Jelena Vesić is an independent curator, writer, editor, and lecturer. She is active in the field of publishing, research and exhibition practice that intertwines political theory and contemporary art. Her most recent exhibitions are Story on Copy (Akademie Schloss Solitude, Stuttgart) and We are Family (with Nataša Ilić) presented in Pawilion, Poznan, part of Vesić also curated Lecture Performance (MoCA, Belgrade and the Kölnischer Kunstverein, with Anja Dorn and Kathrin Jentjens) as well as the collective exhibition project Political Practices of (post-) Yugoslav Art, which critically examined art historical concepts and narratives on Yugoslav art after the dissolution of Yugoslavia. Her recent book, On Neutrality (with Vladimir Jeric Vlidi and Rachel O'Reilly) is part of the Non-Aligned Modernity edition of the Museum of Contemporary Art, Belgrade.

Story on Copy: Virtual guided tour through the exhibition of former artist Goran Đorđević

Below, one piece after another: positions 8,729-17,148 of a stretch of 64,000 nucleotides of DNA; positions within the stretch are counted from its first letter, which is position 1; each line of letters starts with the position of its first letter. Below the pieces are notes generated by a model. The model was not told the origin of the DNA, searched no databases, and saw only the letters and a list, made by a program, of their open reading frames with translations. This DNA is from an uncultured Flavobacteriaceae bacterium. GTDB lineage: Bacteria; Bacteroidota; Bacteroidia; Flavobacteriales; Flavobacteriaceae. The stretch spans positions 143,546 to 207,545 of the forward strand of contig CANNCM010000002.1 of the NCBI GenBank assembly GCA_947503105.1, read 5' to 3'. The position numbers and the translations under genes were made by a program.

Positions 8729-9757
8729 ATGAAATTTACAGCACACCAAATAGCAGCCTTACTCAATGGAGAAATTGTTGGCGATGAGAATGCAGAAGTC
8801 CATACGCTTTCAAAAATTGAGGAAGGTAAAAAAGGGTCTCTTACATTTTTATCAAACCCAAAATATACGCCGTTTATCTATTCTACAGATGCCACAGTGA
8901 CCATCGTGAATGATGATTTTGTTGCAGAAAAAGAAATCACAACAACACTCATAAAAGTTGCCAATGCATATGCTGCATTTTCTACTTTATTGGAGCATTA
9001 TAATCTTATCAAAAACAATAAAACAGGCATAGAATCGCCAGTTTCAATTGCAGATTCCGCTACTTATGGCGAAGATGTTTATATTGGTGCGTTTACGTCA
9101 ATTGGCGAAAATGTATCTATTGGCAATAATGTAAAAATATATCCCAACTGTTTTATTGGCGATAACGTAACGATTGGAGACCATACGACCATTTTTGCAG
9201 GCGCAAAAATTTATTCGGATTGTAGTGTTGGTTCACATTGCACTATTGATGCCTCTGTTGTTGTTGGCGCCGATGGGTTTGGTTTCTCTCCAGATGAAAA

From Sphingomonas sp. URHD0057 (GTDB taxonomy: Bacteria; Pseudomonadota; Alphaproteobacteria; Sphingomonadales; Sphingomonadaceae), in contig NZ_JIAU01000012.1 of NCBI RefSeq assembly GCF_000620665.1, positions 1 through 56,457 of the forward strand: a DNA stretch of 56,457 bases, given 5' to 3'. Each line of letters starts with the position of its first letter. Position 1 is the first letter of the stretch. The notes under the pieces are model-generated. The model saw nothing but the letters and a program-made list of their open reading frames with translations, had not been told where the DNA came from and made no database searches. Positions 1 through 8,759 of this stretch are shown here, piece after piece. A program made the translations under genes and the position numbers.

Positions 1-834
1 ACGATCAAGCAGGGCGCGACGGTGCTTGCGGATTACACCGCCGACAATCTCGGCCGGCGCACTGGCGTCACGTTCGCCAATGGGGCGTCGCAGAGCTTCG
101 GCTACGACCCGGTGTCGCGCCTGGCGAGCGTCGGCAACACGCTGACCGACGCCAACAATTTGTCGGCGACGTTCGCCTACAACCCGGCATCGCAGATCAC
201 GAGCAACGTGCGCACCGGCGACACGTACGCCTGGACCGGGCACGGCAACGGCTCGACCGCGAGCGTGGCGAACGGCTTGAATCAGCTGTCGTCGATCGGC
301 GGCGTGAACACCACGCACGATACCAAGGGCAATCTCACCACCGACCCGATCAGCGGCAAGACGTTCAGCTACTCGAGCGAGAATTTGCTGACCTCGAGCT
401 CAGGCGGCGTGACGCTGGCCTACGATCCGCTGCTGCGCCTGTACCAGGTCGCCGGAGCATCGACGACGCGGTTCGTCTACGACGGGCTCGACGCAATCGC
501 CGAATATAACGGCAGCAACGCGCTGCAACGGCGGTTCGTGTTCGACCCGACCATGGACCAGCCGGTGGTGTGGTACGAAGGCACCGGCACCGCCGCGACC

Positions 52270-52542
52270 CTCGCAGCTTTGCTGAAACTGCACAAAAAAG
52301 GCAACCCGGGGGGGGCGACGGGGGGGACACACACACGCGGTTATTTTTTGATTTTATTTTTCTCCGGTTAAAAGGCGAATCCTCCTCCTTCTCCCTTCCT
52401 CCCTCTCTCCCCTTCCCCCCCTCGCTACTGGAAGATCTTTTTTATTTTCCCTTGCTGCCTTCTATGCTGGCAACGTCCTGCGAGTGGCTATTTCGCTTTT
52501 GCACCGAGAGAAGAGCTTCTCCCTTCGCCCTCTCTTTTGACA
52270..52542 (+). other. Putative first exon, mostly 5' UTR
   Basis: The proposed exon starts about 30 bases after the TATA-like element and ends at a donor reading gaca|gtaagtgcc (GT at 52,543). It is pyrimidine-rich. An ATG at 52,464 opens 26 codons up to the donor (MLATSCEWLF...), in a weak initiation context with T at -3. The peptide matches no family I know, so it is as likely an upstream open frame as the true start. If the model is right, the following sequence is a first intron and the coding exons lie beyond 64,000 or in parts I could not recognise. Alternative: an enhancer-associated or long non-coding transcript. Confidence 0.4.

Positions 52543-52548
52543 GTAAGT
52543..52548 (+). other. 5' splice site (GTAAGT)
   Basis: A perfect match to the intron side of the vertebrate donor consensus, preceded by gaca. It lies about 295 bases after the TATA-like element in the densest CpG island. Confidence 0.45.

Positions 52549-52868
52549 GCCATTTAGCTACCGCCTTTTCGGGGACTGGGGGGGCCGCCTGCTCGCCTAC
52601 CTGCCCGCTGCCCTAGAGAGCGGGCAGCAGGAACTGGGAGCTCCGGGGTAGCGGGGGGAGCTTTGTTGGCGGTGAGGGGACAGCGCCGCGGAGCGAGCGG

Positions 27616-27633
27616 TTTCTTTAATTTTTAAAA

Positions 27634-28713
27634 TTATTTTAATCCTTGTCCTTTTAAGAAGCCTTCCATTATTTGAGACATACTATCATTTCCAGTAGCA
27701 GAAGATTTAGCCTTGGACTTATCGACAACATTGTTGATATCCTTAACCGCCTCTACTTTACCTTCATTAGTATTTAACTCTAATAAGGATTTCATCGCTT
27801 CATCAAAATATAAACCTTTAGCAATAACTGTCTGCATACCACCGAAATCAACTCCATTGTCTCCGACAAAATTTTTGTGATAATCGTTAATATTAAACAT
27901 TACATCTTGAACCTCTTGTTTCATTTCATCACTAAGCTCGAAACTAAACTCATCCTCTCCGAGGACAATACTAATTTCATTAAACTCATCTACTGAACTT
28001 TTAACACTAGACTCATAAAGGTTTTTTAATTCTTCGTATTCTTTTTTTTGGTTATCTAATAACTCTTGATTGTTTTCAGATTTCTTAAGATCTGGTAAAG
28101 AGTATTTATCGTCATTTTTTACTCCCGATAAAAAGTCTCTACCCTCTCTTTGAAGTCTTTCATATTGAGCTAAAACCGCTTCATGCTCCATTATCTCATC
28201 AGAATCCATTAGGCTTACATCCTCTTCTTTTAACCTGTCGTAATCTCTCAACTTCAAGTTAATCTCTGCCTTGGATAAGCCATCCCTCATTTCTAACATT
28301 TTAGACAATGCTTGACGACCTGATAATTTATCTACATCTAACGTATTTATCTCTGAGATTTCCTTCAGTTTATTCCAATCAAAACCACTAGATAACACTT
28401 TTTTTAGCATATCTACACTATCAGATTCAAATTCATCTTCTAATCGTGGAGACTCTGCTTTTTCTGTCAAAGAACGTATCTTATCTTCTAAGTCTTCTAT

seminar with Jelena Vesić
February 15, 2019

The lecture will examine the relations between the copy and the exhibition value of art, developed by former artist Goran Đorđević who challenged the main ideological postulates of art based on originality, uniqueness and authorship, and who, as the consequence of his practice of radical copyism, finally abandoned his own authorship and withdrew from the art scene. Goran Đorđević has been active in the art scene from the mid 1970s as one of the protagonists of the so-called “analytic line” of Belgrade conceptualism. In 1979, he completely turns to copying projects, which he practices until 1985, when he stops producing authorial work in the field of art.

Đorđević’s art thinking can be compared to New York Copyist Appropriation Art whose main protagonists were Sherrie Levine, Mike Bidlo, Richard Prince and others. Compared to this trend, Đorđević is autonomous in that he declared the copy “more significant than the original” and in that he understood copying as an “attitude against art” – an attitude that anarchically pushes the institution of art into absurdity, likewise including the speaking position of the “artist” himself that acts within the system of art. Đorđević’s copyism, in an emancipatory way, expanded the category of copy beyond all previously conquered borders and added it a power to “relate a different story” from the one that the original itself relates.

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